3D Models Inform Presurgical Planning for VAD Placement
March 09, 2020
UH participates in international study to improve outcomes in patients with congenital heart disease and heart failure
Innovations in Cardiovascular Medicine & Surgery | Winter 2020
Thanks to advanced surgical palliation and skillful medical management, most patients born with congenital heart disease (CHD) are living into adulthood. However, one-quarter of patients with complex CHD will progress to heart failure (HF) by age 30.
Placement of a ventricular assist device (VAD) can improve symptoms and quality of life or provide a bridge to transplant. But utilization of VAD in patients with CHD and HF remains rare, due in part to the highly variable anatomy and complex physiology in this population. This is true despite recent reports of outcomes being similar to those for patients without CHD.
Utilization of 3-D models of the heart has the potential to play a critical role in helping surgeons visualize the cardiac anatomy prior to surgical or percutaneous intervention. These models provide a physical guide to patient-specific anatomic features that can make VAD and cannula placement challenging.
Sponsored by Columbia University, the IMMPACT trial (Implementing Models for Mechanical Circulatory Support Presurgical Assessment in Congenital Heart Disease Treatment) is a multicentered study of the use of 3-D-printed heart models for presurgical planning in children and adults with CHD who have been diagnosed with clinical HF and will undergo VAD placement. University Hospitals Cleveland Medical Center is the only site in Northeast Ohio — and one of 12 sites internationally — partnering with Columbia University for the trial.
“The primary aim is to establish the potential utility and potential advantage for surgeons using 3-D-printed cardiac models for presurgical planning of VAD placement in CHD-HF patients,” says Pradeepkumar Charla, MD, Director, Adult Congenital Heart Disease Center, University Hospitals Harrington Heart & Vascular Institute, and Assistant Professor, Case Western Reserve University School of Medicine. “Studying the anatomy preoperatively should help surgeons determine which mechanical circulatory support device is best suited for each patient and analyze VAD canalization.”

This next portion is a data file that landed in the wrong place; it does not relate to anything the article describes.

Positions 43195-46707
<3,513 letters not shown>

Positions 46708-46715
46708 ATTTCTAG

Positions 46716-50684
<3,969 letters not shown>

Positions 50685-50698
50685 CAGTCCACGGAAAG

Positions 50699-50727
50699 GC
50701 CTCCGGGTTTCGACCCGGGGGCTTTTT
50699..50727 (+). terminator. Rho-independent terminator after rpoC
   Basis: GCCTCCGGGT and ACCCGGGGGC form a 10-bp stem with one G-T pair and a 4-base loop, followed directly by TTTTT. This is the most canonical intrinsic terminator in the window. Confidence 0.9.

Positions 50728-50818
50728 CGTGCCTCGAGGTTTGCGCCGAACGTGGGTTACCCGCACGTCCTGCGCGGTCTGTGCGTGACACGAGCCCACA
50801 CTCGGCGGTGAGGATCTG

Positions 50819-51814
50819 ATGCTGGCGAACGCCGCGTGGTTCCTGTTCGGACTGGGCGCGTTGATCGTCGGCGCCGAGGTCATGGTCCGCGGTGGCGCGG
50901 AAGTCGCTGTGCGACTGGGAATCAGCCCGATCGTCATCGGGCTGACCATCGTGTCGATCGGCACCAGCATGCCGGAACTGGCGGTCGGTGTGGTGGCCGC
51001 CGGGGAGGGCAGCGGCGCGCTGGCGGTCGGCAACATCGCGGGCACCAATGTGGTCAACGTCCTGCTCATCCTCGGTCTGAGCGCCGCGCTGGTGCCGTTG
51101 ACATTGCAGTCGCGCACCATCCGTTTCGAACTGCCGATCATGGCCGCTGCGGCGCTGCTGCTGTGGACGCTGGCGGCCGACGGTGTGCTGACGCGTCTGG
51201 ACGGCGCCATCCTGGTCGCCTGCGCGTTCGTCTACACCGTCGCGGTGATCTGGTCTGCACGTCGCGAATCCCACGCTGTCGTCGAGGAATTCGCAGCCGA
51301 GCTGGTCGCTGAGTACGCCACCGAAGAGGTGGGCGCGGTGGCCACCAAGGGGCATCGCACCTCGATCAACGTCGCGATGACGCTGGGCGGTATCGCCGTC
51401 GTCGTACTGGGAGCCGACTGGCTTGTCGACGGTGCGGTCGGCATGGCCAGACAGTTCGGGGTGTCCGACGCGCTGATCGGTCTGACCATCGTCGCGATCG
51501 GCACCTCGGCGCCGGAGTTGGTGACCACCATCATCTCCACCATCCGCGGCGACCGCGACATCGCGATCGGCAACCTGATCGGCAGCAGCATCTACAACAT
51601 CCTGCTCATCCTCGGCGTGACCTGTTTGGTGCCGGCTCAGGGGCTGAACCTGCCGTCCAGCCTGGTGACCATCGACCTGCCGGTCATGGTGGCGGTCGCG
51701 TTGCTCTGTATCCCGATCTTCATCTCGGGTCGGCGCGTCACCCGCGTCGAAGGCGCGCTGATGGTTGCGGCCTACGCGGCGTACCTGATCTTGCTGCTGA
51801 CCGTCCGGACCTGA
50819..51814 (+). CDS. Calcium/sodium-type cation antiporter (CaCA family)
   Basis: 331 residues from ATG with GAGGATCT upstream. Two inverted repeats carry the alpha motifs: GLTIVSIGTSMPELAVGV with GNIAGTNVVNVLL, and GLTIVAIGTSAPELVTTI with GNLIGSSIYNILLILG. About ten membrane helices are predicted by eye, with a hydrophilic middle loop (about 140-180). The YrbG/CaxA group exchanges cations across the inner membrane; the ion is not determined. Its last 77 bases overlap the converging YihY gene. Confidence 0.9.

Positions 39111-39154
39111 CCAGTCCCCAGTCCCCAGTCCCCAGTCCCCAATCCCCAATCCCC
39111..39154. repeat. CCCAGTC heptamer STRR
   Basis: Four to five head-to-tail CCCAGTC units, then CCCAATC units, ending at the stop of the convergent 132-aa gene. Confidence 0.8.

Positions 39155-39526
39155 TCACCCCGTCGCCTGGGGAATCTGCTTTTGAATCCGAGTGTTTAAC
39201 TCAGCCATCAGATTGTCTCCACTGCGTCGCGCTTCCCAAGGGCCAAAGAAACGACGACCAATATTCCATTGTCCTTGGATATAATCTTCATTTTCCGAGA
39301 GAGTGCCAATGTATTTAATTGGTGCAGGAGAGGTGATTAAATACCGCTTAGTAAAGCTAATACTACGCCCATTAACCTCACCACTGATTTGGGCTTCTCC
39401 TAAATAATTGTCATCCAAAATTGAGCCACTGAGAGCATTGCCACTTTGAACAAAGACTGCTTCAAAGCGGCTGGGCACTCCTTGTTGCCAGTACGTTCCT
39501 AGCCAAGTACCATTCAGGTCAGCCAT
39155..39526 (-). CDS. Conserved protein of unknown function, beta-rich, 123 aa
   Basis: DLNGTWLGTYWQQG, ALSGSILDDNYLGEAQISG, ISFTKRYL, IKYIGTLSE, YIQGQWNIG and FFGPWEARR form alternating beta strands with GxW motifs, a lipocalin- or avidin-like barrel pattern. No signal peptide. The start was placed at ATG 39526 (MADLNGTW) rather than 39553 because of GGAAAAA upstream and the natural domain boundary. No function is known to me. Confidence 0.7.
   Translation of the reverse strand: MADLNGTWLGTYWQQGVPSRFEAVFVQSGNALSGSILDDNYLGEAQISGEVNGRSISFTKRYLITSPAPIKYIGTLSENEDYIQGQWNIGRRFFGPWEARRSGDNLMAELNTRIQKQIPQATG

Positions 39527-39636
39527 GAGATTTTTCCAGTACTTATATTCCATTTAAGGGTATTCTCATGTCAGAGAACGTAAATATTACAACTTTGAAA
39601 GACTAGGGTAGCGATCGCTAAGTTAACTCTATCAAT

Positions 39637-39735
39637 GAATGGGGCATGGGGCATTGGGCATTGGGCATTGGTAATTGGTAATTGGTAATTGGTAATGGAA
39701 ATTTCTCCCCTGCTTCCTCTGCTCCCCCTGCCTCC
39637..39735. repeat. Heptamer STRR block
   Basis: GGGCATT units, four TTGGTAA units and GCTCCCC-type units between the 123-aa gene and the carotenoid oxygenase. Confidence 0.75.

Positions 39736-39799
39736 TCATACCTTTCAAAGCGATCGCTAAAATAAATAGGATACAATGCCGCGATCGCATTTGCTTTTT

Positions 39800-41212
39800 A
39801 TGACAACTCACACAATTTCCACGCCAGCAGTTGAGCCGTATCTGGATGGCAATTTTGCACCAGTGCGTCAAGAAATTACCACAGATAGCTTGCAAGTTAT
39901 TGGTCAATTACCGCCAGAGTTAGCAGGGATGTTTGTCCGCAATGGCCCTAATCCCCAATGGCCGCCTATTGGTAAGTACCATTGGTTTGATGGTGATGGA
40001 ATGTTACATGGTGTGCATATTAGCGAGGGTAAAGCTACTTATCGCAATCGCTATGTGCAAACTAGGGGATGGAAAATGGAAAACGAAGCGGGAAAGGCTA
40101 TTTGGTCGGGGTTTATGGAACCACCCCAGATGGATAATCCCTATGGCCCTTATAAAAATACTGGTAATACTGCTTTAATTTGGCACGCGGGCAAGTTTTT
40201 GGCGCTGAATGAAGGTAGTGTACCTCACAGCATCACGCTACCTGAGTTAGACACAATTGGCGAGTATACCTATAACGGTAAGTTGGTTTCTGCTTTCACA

DEVELOPING TRIAL DATA
Currently, surgeons rely on advanced imaging techniques, including cardiac magnetic resonance or cardiac computed tomography, to visualize abnormal structures within the heart. There are limitations, however, to viewing the images on 2-D screens. To produce each patient-specific 3-D model, a dataset must be developed via segmentation of MRI images to first create a virtual 3-D model, which is then printed in a process known as rapid prototyping. For the IMMPACT study, participating sites will send image sets to Columbia University, where researchers will translate, print and return each 3-D model prior to surgical or percutaneous intervention.
Central to the investigation is whether having preoperative access to 3-D cardiac modeling improves visualization of VAD and cannula placement sites. Participating surgeons will complete a questionnaire after viewing 2-D imaging and again after viewing the patient-specific physical replica. Patient outcomes at set time intervals also will be compared against control procedures completed without 3-D modeling.
The study, which runs through July 2024 and has a target enrollment of 30 participants, is open to patients age 13 and older with a diagnosis of CHD-HF who are candidates for mechanical circulatory support. “In the field of cardiology, technology and innovation advance rapidly,” says Dr. Charla. “We are always searching for ways to offer our patients greater opportunities to live long and healthy lives.”